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  • Stubble Quail

    Stubble Quail.   Photographer: Harry Charalambous

  • Crimson Rosella

    Crimson Rosella.   Photographer: Stephen Garth

  • Australian White Ibis, Royal Spoonbill

    Australian White Ibis, Royal Spoonbill.   Photographer: Richard Smart

  • Crimson Chat

    Crimson Chat.   Photographer: Trevor Bullock

  • Eastern Rosella

    Eastern Rosella.   Photographer: Glenn Pure

A theme such as behaviour has so many facets that it can be difficult to single-out one specific behaviour, which captures the viewer’s attention.  After considerable deliberation I congratulate the owner of image #15727 as the winner for this competition, followed closely by image #15684, which is highly commended for its overall composition.  Three images, #15589, #15628 and #15630, are to be commended.

Winner: Red-kneed Dotterel - Ofer Levy (Image #15727).  A superb image capturing yet another intra-specific aggressive behaviour.  The aggressor is beautifully sharp and the colours super saturated.  The background enhances the silhouette of the birds although there is the slightest noise observable – possibly due to the fading light, which is just gorgeous.  I might have been tempted to remove some of the distracting ‘shoots’ in the foreground but as in other images – this is part of the natural world.  Other photographers may also have removed the mud fragments dislodged by the leaping bird but these enhance the realism of movement in the image.

Red-kneed Dotterel (Ofer Levy)

Highly Commended:  Major Mitchells' Cockatoo - Tim Van Leeuwin (Image #15684).  You may wonder why I have chosen this image as depicting bird behaviour.  Yes the image is more sedentary than the others in this selection but it is a beautifully composed image of a glorious bird and as for behaviour – I keep on coming back to this image and wondering what this bird was thinking as it sees its reflection in the water.  The beautiful pink and red tones highlighted by the intense blue of the water and the dappled light make this image a definite ‘keeper’.  There is little I can suggest to improve this image – perhaps try cropping a little more of the image on the LHS; a squarer format for this image may well enhance it even further.  The shadow areas on the back of the bird display the more intense blue tones of the water – it may be worth using local adjustments to colour correct these areas more to a neutral grey.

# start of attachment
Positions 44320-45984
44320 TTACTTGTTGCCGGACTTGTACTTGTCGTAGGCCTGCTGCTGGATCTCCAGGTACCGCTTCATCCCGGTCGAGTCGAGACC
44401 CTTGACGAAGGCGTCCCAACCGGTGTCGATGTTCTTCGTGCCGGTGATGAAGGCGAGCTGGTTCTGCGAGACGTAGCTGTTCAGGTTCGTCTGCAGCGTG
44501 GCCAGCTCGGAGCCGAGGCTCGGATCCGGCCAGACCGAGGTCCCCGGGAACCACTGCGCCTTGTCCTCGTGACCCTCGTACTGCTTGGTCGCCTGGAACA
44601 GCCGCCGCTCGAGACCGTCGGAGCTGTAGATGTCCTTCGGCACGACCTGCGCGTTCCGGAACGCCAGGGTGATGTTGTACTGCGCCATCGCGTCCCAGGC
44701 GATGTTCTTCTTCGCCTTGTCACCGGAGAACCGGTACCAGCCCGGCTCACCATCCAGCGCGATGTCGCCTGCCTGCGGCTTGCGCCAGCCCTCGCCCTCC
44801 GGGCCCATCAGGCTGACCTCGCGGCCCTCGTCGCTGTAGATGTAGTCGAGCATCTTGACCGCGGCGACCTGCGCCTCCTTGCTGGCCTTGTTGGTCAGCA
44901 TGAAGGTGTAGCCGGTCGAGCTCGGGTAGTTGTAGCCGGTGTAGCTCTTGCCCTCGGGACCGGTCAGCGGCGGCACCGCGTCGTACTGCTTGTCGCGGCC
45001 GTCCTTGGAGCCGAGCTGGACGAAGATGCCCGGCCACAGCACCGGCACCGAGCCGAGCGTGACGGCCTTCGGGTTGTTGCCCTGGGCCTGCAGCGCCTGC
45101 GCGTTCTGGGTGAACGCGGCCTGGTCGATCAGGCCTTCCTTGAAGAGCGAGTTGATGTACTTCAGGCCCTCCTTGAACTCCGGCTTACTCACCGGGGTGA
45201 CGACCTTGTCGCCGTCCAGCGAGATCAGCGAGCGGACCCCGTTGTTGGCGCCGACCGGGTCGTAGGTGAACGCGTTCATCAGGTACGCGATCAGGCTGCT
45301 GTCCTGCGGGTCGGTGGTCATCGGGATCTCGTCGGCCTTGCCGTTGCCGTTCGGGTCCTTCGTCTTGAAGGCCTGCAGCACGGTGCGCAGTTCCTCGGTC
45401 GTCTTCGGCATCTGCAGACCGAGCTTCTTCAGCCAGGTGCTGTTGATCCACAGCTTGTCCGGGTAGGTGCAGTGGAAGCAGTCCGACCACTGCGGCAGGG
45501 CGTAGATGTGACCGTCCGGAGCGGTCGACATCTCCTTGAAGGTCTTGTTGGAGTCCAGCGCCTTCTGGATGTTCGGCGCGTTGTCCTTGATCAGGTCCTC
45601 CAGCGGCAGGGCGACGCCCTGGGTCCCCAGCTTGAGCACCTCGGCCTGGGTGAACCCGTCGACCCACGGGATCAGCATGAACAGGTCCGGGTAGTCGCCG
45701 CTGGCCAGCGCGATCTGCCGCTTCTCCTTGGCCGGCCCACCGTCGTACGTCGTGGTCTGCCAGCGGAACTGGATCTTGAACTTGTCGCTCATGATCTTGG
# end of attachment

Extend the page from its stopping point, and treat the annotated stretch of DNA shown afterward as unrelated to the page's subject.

Major Mitchell's Cockatoo (Tim Van Leeuwen)

Commended: Forty-spotted Pardalote - Andrew Brown (Image #15589).  An endangered species displaying a rarely observed intra-specific aggressive behaviour is well captured.  This image has good composition, beautifully sharp with just sufficient wing-tip blur to enhance movement.  My only suggestion is a slightly tighter horizontal crop and perhaps the slightest of local post-processing in the head of the upper most bird to extract shadow detail and highlight recovery along the upper surface of the branch.  Horizontal branches are always a little less exciting than obliquely orientated ones – but the natural environment is what it is.

Forty-spotted Pardalote (Andrew Browne)

Commended: Intermediate Egret - Tony Ashton (Image #15628).  A super action shot capturing two egrets fighting over the spoils of the hunt, especially as the ‘lost opportunity’ is also captured in the lower part of the frame.  The upper bird is nicely captured wing-tip to wing-tip.  Overall the image is exposed reasonably well – white birds always pose an issue with feather detail.  The lower bird does show some detail loss in the lightest areas and should benefit from local highlight recovery.  The upper bird displays a slight degree of blue hue in the under wings most likely due to the reflected light from the water that is presumably below.  A purist would likely correct for this colour cast – it doesn’t bother me as much as viewing two stark white birds.  The background is an interesting and somewhat pleasing addition to the image.

Intermediate Egret (Tony Ashton)

Commended: Rainbow Bee-eater - Tony Ashton (Image #15630).  This image is beautifully composed with a delightful background.  The exposure is good, capturing good colour saturation in the birds’ plumage.  The angle of the branch adds to the character of this image although I would suggest a local reduction in the highlights on the upper surface of the branch.  This image would have benefited from a greater depth of field as the rear bird is just a little less sharp than the bird in the foreground.

Rainbow Bee-eater (Tony Ashton)

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